The Eta Carina Nebula from down-under

 Deep Sky, Remote Imaging  Comments Off on The Eta Carina Nebula from down-under
Jun 102013

I’ve posted before about my exploits in using remote telescopes on the Light Buckets system from France, but I have recently been using the iTelescope network of telescopes which have observatories in New Mexico USA, Spain and also down-under in Siding Spring, Australia. The Australian setup, which is in New South Wales, is located at a latitude of about 31 degrees South, and allows access to those magnificent objects in the Southern sky that I have dreamed of imaging for a long time.

The Eta Carina Nebula is a huge, bright nebula that is roughly 4 times the angular size of the Orion nebula, but is imaged much less due to its southerly latitude (also, the Orion Nebula is perhaps the most imaged object in the night sky). The nebula is some 7500 light-years from Earth and hosts some of the most massive and luminous stars in our Galaxy, including the double-star system Eta Carinae, which weighs in at over 100 times the mass of our Sun.

The particular telescope I used has a very wide field of view and the full Moon would fit across this image nearly 8 times. To see the full-sized 3960 x 2612 image click here:  Full Size Image


So, what about the odd colours? Well, this is a narrowband image, meaning that I used 3 narrowband filters; In this case Ha, OIII and SII and combined them to make a false colour RGB image. Here’s a cropped version showing the central region at higher resolution (or see the full size image and pan around the whole thing)  Full Size Image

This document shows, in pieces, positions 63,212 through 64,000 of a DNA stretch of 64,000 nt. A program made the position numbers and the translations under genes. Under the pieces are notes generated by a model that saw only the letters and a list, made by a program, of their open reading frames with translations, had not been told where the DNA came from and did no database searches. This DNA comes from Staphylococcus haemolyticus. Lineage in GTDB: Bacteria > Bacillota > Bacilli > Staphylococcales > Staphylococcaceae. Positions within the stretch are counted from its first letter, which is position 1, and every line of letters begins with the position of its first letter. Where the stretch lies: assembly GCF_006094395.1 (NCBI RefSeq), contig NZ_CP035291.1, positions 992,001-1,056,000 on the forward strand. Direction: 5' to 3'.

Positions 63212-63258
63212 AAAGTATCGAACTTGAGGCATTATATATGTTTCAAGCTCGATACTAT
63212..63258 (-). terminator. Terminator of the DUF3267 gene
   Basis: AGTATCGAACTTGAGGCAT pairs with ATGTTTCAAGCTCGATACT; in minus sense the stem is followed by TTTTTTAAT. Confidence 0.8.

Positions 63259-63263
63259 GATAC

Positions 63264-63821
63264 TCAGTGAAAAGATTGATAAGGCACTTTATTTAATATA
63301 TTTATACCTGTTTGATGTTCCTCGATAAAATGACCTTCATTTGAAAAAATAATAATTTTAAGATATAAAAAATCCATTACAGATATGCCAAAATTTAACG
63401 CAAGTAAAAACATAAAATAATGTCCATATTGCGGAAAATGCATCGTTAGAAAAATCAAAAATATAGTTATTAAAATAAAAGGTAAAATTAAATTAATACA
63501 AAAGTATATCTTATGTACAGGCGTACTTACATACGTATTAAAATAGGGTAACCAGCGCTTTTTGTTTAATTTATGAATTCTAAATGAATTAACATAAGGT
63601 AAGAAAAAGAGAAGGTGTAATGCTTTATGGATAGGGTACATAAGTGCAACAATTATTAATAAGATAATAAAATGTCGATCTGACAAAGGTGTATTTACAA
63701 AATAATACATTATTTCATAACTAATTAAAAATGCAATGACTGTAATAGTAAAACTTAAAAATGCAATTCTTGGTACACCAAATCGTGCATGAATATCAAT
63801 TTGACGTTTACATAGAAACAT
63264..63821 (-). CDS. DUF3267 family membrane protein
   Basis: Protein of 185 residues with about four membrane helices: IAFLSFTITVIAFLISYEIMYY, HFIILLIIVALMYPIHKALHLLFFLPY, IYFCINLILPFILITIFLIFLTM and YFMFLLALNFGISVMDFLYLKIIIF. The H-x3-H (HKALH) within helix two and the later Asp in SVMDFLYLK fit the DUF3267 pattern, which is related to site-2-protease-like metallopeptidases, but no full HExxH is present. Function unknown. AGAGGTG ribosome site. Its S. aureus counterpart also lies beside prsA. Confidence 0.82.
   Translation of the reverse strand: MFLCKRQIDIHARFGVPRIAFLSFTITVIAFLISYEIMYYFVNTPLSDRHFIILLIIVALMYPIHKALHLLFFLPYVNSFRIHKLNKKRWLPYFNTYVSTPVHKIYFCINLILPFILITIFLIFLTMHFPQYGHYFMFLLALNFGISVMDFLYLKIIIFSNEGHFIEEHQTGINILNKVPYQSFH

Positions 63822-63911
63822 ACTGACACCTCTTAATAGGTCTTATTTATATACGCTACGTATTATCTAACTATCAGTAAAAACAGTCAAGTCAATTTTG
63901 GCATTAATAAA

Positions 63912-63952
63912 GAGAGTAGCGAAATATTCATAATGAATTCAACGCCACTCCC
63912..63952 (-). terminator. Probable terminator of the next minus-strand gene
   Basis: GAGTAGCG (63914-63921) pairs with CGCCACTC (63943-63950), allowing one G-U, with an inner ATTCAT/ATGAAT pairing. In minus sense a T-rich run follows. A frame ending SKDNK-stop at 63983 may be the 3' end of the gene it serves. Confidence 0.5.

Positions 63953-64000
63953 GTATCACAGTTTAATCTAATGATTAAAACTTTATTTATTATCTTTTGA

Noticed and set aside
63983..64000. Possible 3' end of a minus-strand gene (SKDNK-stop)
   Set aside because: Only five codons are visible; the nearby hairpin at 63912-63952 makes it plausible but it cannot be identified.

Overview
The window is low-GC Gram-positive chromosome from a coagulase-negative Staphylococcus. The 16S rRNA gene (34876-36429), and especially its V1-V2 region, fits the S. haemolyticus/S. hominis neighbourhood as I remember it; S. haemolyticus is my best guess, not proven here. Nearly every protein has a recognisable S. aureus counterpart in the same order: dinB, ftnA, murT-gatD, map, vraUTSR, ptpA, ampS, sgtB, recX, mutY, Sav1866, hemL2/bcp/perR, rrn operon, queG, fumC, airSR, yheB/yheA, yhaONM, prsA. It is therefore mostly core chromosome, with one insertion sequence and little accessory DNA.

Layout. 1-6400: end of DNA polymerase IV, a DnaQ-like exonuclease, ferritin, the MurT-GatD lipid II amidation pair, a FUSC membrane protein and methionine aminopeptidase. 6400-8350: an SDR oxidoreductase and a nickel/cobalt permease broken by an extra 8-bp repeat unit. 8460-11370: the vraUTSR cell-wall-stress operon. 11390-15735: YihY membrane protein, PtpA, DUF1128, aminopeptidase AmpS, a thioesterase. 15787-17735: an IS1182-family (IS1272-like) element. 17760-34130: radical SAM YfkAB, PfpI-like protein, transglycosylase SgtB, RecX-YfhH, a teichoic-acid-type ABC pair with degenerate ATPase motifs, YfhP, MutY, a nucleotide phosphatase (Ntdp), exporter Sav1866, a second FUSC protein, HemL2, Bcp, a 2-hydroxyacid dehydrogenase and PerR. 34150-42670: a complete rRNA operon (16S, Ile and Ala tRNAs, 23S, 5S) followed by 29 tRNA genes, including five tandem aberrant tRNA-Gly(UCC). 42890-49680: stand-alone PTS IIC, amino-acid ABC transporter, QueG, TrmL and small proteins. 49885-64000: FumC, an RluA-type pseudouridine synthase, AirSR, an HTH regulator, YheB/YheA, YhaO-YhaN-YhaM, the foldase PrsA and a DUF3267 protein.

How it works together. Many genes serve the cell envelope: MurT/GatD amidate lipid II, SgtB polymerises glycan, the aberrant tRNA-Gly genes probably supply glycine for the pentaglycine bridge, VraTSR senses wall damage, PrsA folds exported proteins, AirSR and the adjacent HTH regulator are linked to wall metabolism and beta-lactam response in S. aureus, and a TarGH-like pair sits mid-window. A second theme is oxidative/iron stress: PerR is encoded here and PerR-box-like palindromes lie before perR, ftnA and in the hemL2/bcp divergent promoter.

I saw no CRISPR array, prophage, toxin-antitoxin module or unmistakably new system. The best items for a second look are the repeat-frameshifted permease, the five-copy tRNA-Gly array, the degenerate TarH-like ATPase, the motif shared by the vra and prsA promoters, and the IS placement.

Posted by at 9:38 am

Remote Imaging – M33 in Colour

 Deep Sky, Remote Imaging  Comments Off on Remote Imaging – M33 in Colour
Nov 192012

It seems I’ve caught the remote-imaging bug! I couldn’t resist having a go at M33 with a bigger ‘scope, so I used the LightBuckets LB-0005 setup which is a lovely ASA 300mm f/3.6 Newtonian and a Finger Lakes CCD camera. This is an hour of Luminance data taken one night followed by an hour total of RGB data two nights later. Wonderful quality from this fine telescope.

 Posted by at 11:30 am

Messing about with Remote Imaging

 Deep Sky, Remote Imaging  Comments Off on Messing about with Remote Imaging
Nov 162012

Since the weather here in the UK has been pretty bad (for astronomy) recently I decided to have a go at remote imaging. I used the smallest (and cheapest!) remote telescope at the ‘Light Buckets’ facility. This is a high quality 110mm APO refractor based in the Southern part of the Rhone Alps in France. The camera is an SBIG ST-8 non-antibloming CCD , but the main thing was that it was clear! I set up 5 exposures with a Luminance (clear) filter and waited. The next morning, I had an email telling me the run was complete and I downloaded the ‘light’ images along with the calibration frames (Dark, Flat and Bias). The result after a few minutes in Maxim DL and Photoshop CS3 is show below. (click to see the full-sized image).

Oh, by the way this is M33 in Triangulum.


 Posted by at 1:56 pm